"We would not wish on anyone else what we have had to put up with ourselves... in addition to the loss of lives and livelihoods as a result of climate change, coal mining contributes to the air pollution which killed 7 million people worldwide in 2012."
Despite the determination of the companies to proceed, recent victories for local communities over coal projects means there is significant cause for hope that the concerted opposition to both projects means they will not go ahead.
In August this year Caerphilly County Borough Council voted to refuse coal miner Miller Argent's application to mine 6 million tonnes of coal from the Rhymney valley in Wales as part of the proposed Nant Llesg project. Miller Argent also operate the UK's largest opencast coal mine, Ffos-y-Fran, on an adjacent site.
At the planning hearing for Nant Llesg, impassioned local residents spoke out about the dust, noise and disturbance caused by the Ffos-y-Fran mine and cited the incompatibility of the new mine with Wales's climate targets as key reasons to reject it.
Presenting their concerns over how much local employment would be lost to the mine and the damage to local landscapes and wildlife, the community made a compelling case and won a critical victory.
Though Miller Argent are expected to appeal, the decision to reject the Nant Llesg mine has energised communities like those in Co. Durham and Derbyshire to continue their struggle despite drawn out application and appeal processes.
Mining new coal is not in the UK's national interest
At the national level the UK's commitment to making coal history remains in question. In February 2015 the coalition government pledged to phase out 'unabated' coal, burned without the use of the highly criticised Carbon Capture and Storage technology (CCS). However no deadline has since been set.
For communities on the front line of coal extraction, this phase out cannot come too soon. But experts say existing policies are inadequate to achieve this goal and more stringent measures have not been forthcoming.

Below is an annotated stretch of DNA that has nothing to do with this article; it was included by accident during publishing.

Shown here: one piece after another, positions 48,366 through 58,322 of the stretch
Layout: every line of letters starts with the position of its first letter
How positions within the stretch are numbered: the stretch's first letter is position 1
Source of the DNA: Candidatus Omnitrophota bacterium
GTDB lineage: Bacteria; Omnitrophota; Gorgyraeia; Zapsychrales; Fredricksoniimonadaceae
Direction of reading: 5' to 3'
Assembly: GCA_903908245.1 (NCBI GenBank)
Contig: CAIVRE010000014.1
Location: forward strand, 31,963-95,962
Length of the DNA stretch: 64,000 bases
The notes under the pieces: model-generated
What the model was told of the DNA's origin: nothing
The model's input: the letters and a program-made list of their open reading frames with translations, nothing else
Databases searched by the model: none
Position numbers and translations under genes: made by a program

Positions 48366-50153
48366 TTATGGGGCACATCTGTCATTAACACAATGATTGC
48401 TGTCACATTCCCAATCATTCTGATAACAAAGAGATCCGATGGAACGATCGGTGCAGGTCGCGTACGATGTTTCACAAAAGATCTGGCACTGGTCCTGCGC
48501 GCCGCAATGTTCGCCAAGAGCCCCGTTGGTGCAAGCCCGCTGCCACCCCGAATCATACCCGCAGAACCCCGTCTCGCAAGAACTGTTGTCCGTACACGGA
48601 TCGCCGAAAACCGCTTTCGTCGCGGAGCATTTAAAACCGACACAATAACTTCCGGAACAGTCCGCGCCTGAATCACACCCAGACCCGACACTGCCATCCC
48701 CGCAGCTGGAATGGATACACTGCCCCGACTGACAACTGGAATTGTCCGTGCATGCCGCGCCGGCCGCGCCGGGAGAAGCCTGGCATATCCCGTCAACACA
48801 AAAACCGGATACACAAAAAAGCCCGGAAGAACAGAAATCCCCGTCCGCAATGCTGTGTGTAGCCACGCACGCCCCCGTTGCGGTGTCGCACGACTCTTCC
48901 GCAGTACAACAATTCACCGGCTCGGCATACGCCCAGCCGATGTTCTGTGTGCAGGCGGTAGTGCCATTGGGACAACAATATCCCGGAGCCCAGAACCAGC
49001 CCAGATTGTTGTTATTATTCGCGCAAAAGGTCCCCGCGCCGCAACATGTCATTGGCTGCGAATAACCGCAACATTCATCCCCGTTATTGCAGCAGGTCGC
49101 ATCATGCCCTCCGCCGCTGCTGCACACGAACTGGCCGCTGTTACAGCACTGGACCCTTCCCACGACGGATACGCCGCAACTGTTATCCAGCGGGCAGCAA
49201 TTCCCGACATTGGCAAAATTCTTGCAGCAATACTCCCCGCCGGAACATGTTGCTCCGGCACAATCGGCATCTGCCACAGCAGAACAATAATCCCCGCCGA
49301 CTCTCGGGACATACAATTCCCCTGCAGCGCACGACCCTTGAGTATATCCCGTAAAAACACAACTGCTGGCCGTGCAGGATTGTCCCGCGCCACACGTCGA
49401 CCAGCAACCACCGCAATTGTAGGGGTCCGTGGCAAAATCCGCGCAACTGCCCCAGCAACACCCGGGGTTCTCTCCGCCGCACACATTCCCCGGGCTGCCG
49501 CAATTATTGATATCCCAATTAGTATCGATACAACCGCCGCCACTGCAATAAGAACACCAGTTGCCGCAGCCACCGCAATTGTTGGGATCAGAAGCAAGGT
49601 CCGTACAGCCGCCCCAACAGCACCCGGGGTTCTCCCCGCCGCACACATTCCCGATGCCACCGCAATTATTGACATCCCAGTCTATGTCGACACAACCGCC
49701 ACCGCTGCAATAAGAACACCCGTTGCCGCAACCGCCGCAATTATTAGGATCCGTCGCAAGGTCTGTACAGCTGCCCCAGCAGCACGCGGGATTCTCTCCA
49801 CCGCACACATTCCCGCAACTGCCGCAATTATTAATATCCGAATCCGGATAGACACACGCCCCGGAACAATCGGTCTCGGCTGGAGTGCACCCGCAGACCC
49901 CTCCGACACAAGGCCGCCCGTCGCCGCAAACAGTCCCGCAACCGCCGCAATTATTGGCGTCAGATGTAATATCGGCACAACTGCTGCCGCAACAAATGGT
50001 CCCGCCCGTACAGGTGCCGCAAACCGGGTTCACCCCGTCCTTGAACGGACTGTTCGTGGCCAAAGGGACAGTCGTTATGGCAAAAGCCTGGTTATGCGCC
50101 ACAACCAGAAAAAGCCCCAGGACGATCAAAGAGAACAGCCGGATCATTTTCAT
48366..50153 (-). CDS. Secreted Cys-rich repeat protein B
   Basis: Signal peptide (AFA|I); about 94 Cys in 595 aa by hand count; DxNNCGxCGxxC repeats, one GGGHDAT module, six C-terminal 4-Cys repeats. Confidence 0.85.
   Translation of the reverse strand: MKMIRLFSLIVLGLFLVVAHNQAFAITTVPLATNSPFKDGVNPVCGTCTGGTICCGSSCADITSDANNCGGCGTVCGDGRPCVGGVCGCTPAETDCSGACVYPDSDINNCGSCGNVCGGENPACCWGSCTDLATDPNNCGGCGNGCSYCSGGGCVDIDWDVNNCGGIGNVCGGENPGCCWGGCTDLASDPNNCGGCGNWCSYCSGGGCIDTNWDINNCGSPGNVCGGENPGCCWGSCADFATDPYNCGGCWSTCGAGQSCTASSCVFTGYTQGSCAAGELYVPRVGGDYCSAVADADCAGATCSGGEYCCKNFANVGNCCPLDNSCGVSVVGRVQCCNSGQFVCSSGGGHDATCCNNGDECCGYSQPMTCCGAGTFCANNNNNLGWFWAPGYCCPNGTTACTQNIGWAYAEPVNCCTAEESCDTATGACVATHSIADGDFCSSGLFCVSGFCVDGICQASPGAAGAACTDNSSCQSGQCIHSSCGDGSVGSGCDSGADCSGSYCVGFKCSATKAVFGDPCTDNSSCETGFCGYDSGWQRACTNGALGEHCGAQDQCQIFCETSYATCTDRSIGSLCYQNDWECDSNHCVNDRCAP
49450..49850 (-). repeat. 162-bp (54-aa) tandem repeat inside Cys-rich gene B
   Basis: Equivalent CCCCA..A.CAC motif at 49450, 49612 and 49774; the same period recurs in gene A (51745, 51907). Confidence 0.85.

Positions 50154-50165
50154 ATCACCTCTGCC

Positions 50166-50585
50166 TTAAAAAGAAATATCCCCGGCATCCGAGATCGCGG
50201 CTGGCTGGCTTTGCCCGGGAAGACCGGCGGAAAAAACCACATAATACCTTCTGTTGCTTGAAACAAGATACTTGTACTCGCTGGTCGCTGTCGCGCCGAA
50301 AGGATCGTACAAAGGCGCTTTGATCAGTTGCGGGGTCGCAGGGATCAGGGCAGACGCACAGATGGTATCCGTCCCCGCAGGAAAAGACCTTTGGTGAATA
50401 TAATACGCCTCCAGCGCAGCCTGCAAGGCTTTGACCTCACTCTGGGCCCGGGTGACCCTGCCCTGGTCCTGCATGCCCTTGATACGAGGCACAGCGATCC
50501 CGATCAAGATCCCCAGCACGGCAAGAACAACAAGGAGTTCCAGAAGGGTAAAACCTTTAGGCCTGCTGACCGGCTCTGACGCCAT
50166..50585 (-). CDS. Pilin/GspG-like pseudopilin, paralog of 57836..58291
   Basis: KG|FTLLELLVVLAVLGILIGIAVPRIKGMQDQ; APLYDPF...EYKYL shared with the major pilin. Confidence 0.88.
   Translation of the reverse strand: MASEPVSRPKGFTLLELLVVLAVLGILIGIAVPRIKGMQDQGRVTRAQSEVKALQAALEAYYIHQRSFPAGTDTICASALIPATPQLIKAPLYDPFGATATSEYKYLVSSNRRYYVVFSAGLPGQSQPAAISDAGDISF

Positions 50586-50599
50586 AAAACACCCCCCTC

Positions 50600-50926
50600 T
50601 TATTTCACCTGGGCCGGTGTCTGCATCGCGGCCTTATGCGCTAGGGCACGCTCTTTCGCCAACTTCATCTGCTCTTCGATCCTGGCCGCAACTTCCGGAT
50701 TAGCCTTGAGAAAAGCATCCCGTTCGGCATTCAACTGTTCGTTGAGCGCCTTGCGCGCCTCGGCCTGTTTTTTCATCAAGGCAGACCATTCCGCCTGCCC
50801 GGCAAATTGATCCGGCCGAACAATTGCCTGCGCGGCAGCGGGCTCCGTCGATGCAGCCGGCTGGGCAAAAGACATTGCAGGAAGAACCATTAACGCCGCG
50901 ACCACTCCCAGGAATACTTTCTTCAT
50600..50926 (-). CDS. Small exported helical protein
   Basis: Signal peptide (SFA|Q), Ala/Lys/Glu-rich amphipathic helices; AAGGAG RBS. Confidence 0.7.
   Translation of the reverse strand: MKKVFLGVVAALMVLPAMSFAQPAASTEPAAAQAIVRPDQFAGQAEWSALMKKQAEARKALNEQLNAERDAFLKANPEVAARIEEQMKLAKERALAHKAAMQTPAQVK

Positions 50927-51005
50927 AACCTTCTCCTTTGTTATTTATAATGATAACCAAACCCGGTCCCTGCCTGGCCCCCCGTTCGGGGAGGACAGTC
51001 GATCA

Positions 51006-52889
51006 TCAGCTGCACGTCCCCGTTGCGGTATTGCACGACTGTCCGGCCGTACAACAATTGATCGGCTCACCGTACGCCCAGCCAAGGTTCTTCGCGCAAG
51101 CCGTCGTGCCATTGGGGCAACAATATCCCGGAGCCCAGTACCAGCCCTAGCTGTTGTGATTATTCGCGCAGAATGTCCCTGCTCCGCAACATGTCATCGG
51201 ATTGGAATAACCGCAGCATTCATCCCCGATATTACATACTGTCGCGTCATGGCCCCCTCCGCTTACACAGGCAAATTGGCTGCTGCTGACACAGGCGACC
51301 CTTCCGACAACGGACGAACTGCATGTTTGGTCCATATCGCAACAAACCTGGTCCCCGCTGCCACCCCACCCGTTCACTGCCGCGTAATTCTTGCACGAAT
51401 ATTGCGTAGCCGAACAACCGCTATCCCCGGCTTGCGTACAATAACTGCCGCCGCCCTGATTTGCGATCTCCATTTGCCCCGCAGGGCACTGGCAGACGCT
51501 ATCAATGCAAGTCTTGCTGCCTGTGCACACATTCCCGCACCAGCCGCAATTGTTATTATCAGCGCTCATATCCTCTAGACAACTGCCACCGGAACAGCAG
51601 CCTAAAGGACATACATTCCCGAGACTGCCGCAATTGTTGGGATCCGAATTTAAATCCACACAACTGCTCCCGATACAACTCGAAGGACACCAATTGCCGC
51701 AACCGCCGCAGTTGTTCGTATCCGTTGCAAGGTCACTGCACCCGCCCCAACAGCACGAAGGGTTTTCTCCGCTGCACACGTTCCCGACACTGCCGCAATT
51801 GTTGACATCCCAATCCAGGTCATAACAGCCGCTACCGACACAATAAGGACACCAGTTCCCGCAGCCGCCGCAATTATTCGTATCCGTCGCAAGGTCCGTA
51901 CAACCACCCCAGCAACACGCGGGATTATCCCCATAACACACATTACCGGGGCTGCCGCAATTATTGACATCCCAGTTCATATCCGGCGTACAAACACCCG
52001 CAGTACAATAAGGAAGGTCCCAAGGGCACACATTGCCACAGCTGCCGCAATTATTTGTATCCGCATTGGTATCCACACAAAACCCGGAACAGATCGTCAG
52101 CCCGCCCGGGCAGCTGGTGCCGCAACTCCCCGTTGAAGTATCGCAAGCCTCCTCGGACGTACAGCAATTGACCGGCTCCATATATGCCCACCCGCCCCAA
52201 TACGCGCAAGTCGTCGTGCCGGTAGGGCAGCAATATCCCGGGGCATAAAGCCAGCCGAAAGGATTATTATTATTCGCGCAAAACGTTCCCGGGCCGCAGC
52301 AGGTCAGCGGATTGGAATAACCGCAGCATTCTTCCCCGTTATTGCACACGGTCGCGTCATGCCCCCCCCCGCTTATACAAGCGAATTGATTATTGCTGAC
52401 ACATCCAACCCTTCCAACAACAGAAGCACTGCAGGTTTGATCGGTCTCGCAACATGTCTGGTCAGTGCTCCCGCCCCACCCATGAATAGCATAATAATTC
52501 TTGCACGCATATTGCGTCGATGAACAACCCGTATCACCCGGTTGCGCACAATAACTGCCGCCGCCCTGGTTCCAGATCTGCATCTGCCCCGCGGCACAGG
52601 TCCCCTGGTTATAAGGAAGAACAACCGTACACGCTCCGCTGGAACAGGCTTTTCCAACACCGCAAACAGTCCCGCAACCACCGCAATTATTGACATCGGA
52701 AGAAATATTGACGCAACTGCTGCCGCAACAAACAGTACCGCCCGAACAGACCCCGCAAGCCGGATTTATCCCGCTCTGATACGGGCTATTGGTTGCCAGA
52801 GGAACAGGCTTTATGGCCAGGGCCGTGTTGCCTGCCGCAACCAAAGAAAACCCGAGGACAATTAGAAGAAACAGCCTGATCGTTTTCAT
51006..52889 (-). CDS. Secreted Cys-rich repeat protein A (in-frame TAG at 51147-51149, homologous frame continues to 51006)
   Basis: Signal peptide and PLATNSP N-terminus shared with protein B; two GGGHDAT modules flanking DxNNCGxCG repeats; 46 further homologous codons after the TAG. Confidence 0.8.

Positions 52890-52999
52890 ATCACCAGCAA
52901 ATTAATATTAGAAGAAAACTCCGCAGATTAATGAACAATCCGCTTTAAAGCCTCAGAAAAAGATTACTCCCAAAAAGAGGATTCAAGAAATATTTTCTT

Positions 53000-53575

Critics have argued that there is ample reason for the UK to begin the process of abandoning coal in earnest. Coal's value has slumped dramatically on the world market and new EU emissions legislation is hurting an industry reliant on ageing, highly polluting infrastructure.
Also renewable alternatives to coal are becoming more affordable and popular with investors as they continue to divest from fossil fuels, to the tune of $2.6 trillion so far, and reinvest in green energy.
There are currently 25 opencast coal mines operating in the UK plus one significant deep mine, Kellingley Colliery, which is due to close on 10th December 2015. Even established industry players such as Hargreaves, which is active at six coal mine sites in Scotland, have had to radically reduce coal output and their number of employees as the price of coal has plummeted on the world market.
These mines feed the UK's 13 ageing coal-fired power stations, three of which have recently announced that they will have to close in March 2016. In order to fulfil EU legislation in the form of the Industrial Emissions Directive, a number of other stations must make a significant expenditure to upgrade their air pollution controls for Nitrous Oxide (NOx) and Sulphur Dioxide (SO2) or close within 17,500 hours of operation after the end of this year.
Combined with the Government's slashing of subsidies for renewable energy sources in the last budget, the UK's continuing reliance on coal in the face of worsening odds has drawn stinging criticism, even from within Whitehall and the UK's business community.
Last month Lord Deben, the chairman of the UK committee on climate change and a former Conservative environment minister went on record to say that the UK is on course to miss its statutory climate change targets. He accused the government of hurting the UK further by confusing investors over the country's commitment to the low-carbon economy powered by renewables that must be our future.